Find thousands of books, manuscripts, visual materials and unpublished archives from our collections, many of them with free online access.

Pharmacy leech jar, England, 1830-1870

Science Museum, London
  • Digital Images
  • Online

Available online

view Pharmacy leech jar, England, 1830-1870

Licence

Attribution 4.0 International (CC BY 4.0)
You can use this work for any purpose, including commercial uses, without restriction under copyright law. You should also provide attribution to the original work, source and licence.
Creative Commons Attribution (CC BY 4.0) terms and conditions https://creativecommons.org/licenses/by/4.0
Credit: Pharmacy leech jar, England, 1830-1870. Science Museum, London. Attribution 4.0 International (CC BY 4.0)

Selected images from this work


About this work

Description

Leeches were used in bloodletting – a practice once carried out to treat a wide range of diseases and medical conditions. This jar was used to hold leeches which would have been on sale to medical practitioners. They are a type of worm with suckers at both ends of the body although only the frontal sucker, which has teeth, is used to feed. Once attached to a living body, they feed on blood. They can live for quite a while between meals, so the lid has holes in the top to allow air into the jar. Leeches were such a popular treatment that by 1830 their demand outstripped the supply. Leeches are again being used today following plastic and reconstructive surgery as they help restore blood flow and circulation. maker: Unknown maker Place made: England, United Kingdom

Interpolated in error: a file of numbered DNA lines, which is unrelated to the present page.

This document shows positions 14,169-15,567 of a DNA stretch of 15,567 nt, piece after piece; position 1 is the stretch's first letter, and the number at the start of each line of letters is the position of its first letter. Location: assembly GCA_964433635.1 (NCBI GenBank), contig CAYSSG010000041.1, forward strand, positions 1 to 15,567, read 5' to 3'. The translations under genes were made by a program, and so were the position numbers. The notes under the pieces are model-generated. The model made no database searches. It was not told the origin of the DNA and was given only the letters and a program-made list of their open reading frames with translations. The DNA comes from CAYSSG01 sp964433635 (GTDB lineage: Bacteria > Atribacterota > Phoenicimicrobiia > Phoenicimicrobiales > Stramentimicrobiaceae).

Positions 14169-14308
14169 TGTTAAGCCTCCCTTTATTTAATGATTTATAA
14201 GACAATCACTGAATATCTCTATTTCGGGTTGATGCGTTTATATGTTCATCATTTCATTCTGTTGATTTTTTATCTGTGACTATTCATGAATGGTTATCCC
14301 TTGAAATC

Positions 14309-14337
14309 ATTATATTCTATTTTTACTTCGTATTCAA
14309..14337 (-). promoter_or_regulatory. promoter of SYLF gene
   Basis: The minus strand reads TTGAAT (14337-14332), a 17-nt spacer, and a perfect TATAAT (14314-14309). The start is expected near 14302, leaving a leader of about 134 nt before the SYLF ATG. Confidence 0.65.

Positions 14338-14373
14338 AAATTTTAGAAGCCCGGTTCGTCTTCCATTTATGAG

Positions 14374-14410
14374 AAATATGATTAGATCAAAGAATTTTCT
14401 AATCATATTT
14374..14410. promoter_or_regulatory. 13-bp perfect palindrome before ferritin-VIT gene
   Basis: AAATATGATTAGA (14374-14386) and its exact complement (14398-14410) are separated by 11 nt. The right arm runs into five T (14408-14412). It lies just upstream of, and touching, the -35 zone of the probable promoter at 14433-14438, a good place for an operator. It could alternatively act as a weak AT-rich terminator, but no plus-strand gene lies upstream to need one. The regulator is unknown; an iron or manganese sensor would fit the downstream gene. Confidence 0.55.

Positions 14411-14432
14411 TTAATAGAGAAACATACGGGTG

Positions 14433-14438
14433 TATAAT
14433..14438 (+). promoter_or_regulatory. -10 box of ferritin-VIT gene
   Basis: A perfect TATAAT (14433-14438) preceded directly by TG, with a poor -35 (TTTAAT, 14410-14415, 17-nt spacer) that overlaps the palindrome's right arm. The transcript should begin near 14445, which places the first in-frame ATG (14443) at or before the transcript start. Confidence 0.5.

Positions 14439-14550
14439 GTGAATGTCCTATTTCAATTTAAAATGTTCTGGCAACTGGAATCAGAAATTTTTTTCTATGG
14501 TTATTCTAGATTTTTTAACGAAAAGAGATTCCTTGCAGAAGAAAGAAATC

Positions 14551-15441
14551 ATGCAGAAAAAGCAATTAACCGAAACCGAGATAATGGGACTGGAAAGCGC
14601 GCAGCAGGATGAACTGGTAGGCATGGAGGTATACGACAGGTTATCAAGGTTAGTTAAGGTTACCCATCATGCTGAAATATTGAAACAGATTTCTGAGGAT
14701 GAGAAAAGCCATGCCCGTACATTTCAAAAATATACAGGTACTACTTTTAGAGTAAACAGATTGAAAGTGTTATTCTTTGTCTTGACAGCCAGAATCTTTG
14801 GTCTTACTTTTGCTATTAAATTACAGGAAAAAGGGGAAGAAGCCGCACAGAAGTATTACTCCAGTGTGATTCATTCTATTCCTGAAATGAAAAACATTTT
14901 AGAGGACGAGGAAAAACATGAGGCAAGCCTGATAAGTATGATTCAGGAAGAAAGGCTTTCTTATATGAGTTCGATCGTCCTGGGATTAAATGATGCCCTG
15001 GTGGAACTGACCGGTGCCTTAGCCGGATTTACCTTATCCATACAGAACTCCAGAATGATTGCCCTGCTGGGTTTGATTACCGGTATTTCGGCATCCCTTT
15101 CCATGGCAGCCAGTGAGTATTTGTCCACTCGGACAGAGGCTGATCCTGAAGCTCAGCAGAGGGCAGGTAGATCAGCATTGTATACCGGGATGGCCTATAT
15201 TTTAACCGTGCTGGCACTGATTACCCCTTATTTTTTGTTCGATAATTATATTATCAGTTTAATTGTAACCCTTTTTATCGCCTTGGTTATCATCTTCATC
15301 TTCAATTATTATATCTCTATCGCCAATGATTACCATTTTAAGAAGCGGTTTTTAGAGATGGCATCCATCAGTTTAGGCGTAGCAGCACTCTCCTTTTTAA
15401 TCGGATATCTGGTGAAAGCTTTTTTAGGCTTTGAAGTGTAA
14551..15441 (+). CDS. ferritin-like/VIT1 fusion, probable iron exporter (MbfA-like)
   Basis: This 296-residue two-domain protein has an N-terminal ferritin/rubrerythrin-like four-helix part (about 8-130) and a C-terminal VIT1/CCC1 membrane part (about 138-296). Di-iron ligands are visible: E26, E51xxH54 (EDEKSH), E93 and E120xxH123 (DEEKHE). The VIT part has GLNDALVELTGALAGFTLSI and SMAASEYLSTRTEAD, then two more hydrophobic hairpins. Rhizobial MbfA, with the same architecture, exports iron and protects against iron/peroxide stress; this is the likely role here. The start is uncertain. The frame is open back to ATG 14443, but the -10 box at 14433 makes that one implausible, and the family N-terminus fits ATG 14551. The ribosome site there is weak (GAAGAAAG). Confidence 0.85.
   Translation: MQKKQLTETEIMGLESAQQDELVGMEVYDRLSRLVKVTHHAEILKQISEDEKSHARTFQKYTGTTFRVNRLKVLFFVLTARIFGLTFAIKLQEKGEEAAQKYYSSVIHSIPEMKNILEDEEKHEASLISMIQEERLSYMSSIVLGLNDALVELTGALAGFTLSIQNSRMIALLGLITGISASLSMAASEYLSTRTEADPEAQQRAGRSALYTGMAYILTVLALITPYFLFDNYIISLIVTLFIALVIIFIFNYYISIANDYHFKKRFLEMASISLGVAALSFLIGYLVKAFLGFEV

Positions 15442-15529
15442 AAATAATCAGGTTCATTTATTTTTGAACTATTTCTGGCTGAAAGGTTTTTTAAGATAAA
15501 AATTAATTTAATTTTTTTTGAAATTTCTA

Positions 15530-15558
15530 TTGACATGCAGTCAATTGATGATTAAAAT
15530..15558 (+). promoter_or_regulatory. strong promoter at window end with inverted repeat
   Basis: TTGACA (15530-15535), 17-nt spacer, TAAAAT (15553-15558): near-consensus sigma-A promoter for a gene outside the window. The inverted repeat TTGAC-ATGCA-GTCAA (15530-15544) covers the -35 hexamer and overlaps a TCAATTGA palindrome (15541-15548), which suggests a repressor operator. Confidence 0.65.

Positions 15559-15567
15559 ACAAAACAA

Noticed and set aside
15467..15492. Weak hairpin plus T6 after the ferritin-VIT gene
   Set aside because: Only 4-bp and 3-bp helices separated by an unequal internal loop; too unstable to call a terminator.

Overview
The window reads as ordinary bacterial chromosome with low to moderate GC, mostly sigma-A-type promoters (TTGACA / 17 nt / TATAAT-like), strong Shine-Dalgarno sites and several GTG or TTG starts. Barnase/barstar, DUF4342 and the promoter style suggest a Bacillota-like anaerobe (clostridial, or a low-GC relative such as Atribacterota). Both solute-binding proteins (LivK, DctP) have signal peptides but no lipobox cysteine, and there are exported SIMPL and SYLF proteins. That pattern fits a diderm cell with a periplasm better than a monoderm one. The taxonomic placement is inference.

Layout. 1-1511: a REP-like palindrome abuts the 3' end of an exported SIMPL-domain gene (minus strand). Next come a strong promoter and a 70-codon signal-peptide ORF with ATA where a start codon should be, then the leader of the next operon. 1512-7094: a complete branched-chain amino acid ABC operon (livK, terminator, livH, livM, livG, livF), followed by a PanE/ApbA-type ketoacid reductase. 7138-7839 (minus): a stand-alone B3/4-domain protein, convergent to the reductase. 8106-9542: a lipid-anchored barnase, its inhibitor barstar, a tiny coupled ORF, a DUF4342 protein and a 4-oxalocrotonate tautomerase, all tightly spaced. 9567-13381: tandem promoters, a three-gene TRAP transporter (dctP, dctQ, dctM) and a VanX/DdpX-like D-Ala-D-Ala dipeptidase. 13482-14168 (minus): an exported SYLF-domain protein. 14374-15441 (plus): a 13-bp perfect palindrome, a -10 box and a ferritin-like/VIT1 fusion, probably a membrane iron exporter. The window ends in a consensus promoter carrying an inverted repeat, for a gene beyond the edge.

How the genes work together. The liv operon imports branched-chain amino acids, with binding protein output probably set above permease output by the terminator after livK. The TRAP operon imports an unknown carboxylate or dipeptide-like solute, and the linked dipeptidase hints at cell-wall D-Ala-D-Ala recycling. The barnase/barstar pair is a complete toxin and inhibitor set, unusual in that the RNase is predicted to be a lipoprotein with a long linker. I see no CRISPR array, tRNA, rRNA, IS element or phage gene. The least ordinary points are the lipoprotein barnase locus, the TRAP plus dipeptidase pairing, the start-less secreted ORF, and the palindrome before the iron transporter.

Subjects


Permanent link